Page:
Development Camp Wrap-up

The most critical piece of the past week’s rookie camp took place yesterday in the form of a final scrimmage. While both squads were evenly matched skill-wise, the white team was offensively gifted while the blue side was defensively top-heavy.

Throughout the week, I’ve made it clear that my favorite defenseman to watch was Dmitri Orlov. The six-foot, 197-pound rear-guard was effective in all three zones, made timely efforts defensively, and pinched down low in the offensive zone while recovering well.

He is a future Washington Capital.

“I want to stay here,” he said through translator and fellow rookie camper Dmitri Kugryshev, even if it means going to Hershey for some time.

Another player that was brought to my attention was Trevor Bruess (pronounced Briss), whose sister was part of our live blog of the final scrimmage. The Minnesota native was playing the role of agitator for his team this week.

“I like to square up,” Bruess said of his scrappy style, “I play with an edge and I will be an agitator.”

Bruess is also looking forward to the main roster where he hopes his tenacious style will land him some future consideration for the role of a skilled roughouser.

“I’m really excited about that. I haven’t met [the main roster] yet and I met the guys in Hershey but main camp is gonna be bigger, faster, stronger guys and I’ve got to prepare myself a lot for that.”

Bruess is going home to relax as he trained very hard for this camp. He said he will prepare himself even more for the main camp in two months. Players like Bruess who went undrafted were delicately chosen to come to this camp, according to Caps coach Bruce Boudreau.

“Every one of these guys, even the draft picks, they’re all hand-picked to come here,” Boudreau said, “We’re just not saying ‘Hey we need a player, come out here;’ our scouts have thought that these guys, the free agents, are guys that might have slipped through the cracks.”

Anton Gustafsson, the 24th overall selection in the 2008 NHL draft, was banged up again in a scirmish in front of the net on Thursday that forced him out of Saturday’s final tilt. Pressed on where this camp leaves Goose, who some folks are now calling Bustafsson, Boudreau was defensive of former Cap Bengt Ake’s son.

“[It’s] nothing,” the coach said, “He’s an unknown right now, so I mean we’ll wait until September; and he’s a signed first round guy that everybody says is a good player so we’ll go with that.”

Boudreau is a fan of Mathieu Perreault. Surprise! Surprise!

“Yeah, I like watching him. [He’s a] small player, I was a small player,” Boudreau said, “You know, he’s got a lot of speed and a lot of determination; and you always want to see the small players succeed.”

Funniest line of the day came from none other than Gabby, when asked about the nutrition of players throughout the season and camps like this one.

“You’re really asking the wrong guy about that,” Boudreau cracked.

Joe Finley was a nice addition to the forwards for his team. The towering Minnesotan is a defenseman but swapped positions to “put the defenseman’s nose in the glass for once,” as he put it.

Asked if it was in his future to play left wing and if he’d had a conversation with the coach about it, Finley said, “I’ll play goalie if coach wants me to.”

Clearly, Finley, the Caps’ 2005 first round selection, is very anxious to make the squad in the near future.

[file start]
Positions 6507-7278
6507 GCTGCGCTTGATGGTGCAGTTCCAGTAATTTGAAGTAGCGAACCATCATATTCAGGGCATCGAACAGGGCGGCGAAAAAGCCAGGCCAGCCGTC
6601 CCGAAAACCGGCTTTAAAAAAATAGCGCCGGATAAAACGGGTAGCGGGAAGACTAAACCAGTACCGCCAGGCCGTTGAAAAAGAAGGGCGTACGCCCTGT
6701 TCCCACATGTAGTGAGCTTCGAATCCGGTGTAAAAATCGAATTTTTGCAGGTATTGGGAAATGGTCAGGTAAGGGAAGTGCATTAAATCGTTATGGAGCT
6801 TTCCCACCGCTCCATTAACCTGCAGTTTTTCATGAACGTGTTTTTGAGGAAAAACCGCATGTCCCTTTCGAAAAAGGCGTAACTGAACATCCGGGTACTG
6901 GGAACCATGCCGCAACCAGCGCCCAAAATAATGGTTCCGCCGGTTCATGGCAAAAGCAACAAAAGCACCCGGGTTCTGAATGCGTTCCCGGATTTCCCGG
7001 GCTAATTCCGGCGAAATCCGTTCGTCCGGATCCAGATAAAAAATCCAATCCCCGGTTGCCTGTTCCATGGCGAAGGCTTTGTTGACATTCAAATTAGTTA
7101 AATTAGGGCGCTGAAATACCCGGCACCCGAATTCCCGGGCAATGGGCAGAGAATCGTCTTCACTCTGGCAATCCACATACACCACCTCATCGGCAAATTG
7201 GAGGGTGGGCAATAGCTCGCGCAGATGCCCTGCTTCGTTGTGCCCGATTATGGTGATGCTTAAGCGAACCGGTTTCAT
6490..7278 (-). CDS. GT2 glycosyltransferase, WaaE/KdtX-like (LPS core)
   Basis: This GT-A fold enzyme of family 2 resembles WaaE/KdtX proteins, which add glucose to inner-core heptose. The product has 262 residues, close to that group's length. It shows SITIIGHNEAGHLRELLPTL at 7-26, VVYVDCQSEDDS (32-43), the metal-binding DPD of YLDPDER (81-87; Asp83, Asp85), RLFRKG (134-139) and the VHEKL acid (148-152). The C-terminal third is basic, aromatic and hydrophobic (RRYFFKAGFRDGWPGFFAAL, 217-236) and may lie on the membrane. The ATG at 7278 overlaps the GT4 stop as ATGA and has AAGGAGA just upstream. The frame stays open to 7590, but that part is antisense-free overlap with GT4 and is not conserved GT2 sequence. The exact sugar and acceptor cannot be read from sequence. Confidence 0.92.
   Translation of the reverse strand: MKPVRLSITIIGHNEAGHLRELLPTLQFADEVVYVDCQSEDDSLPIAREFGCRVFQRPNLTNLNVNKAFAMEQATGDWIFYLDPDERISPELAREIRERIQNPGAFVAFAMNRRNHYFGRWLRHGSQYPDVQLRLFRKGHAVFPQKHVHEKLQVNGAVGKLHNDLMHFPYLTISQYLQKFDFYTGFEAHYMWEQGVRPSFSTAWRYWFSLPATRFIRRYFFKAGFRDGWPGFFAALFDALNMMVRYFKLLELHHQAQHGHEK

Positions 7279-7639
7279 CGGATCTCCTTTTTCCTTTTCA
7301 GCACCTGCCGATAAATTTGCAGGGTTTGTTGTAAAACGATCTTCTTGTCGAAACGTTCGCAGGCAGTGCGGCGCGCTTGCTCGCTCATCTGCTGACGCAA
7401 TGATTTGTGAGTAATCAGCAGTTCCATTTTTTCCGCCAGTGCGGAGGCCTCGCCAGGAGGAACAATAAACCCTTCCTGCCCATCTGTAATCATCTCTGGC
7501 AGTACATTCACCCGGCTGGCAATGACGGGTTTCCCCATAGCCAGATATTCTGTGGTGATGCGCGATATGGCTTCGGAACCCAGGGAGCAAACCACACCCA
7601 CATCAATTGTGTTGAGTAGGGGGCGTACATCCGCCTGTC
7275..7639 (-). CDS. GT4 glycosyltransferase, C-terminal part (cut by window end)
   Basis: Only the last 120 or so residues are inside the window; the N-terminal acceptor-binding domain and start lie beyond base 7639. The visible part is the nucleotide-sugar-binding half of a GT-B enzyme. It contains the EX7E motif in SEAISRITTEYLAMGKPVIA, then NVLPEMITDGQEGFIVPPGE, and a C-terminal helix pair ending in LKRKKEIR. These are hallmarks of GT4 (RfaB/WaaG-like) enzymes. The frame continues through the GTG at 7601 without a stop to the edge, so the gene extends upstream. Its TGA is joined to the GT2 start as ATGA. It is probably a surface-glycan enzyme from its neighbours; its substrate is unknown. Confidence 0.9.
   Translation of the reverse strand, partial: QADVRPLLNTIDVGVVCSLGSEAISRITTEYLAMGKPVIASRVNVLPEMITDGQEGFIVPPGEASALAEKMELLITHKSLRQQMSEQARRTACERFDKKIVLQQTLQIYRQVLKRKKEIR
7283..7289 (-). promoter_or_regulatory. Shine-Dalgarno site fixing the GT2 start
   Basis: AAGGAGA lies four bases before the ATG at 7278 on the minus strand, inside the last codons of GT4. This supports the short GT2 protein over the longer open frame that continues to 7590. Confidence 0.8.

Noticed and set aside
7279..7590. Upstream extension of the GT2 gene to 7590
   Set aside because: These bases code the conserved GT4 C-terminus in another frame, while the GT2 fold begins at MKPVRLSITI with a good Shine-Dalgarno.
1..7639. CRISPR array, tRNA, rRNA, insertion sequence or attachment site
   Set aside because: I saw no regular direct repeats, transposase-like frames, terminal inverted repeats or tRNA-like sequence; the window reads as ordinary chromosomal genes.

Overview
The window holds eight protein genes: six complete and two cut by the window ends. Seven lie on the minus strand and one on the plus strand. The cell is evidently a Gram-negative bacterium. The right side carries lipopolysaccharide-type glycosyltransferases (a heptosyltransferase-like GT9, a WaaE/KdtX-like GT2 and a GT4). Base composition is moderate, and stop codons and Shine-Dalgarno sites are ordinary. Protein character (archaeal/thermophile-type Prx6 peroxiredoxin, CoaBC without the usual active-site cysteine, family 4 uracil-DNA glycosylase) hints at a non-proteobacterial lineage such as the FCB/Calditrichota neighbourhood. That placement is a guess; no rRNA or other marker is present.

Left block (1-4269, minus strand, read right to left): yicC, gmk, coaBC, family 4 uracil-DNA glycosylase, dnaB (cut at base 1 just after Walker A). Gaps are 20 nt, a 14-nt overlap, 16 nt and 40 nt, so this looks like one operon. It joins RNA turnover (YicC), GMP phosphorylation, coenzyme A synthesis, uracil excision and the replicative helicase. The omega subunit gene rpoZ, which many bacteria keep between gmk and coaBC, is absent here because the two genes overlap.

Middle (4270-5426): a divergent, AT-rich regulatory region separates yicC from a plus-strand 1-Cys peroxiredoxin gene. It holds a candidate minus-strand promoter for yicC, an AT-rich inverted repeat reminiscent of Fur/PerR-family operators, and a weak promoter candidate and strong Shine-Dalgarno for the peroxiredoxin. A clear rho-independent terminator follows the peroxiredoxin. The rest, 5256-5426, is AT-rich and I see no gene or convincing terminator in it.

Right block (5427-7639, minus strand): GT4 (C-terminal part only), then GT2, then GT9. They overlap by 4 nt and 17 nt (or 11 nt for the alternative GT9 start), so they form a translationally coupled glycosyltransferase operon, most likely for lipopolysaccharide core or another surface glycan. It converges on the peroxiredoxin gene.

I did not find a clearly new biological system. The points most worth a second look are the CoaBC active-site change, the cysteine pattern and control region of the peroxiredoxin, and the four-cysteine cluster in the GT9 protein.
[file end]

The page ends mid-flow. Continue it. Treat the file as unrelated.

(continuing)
The conclusion of my post-rookie camp assessment is a three star selection for the week: 1. Mathieu Perreault, 2. Dmitri Orlov, 3. Michael Dubuc.

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Live Blog 7/18

Caps Dev Camp Final Scrimmage Live Blog

Thank You

Thanks to Onfrozenblog for inviting me as well as several other bloggers to the Capitals development camp final scrimmage live blog. I look forward to meeting the rest of the Caps’ blogosphere in addition to getting more in depth coverage of the very best sports team in the DC area.

Tune in Saturday morning at 10 a.m.

Building A Russian Machine

Burly Russians stood out during the Washington Capitals’ second rookie camp scrimmage. Those two guys are named Dmitri Kugryshev and Dmitri Orlov and both made big impressions on me for their tenacity, off-puck movement, and physicality when it mattered most.

Orlov is a diminuitive but heavy-hitting rearguard while Kugryshev is a skilled power forward. Both are big, intelligent movers and are very smooth skaters.

I asked Bruce Boudreau about the spectacular Russians on display and he had this to say:

“Well I think Orlov’s really making an impression. [He] does a lot of things well¬† for a guy that doesn’t know the language. He’s got pure skill and he plays a tough game too.”

Local boy Nick Sorkin was nailed by Orlov’s tough game early in the first period with an out-of-nowhere hit that the crowd really got into.

Kugryshev was all over the place today. In the dying minute of the game he rang the pipe after recovering the puck in the corners, passing to a defenseman and retrieving it for a howitzer.

“I think Kugry is a lot better than last year,” Boudreau said, “He looks a lot stronger on the puck. He definitely knows where the net is and knows how to make a play.”

These scrimmages are not about winning or losing, but about the individual standing out above the rest. While most of the talk this week has been about John Carlson, he was only really noticeable in the second period of the exhibition today. Besides the Russians, those who stood out were Mathieu Perreault, Braden Holtby and Joel Broda. Francois Bouchard was also a juggernaut on the blue team’s powerplay, which cashed in a couple of times.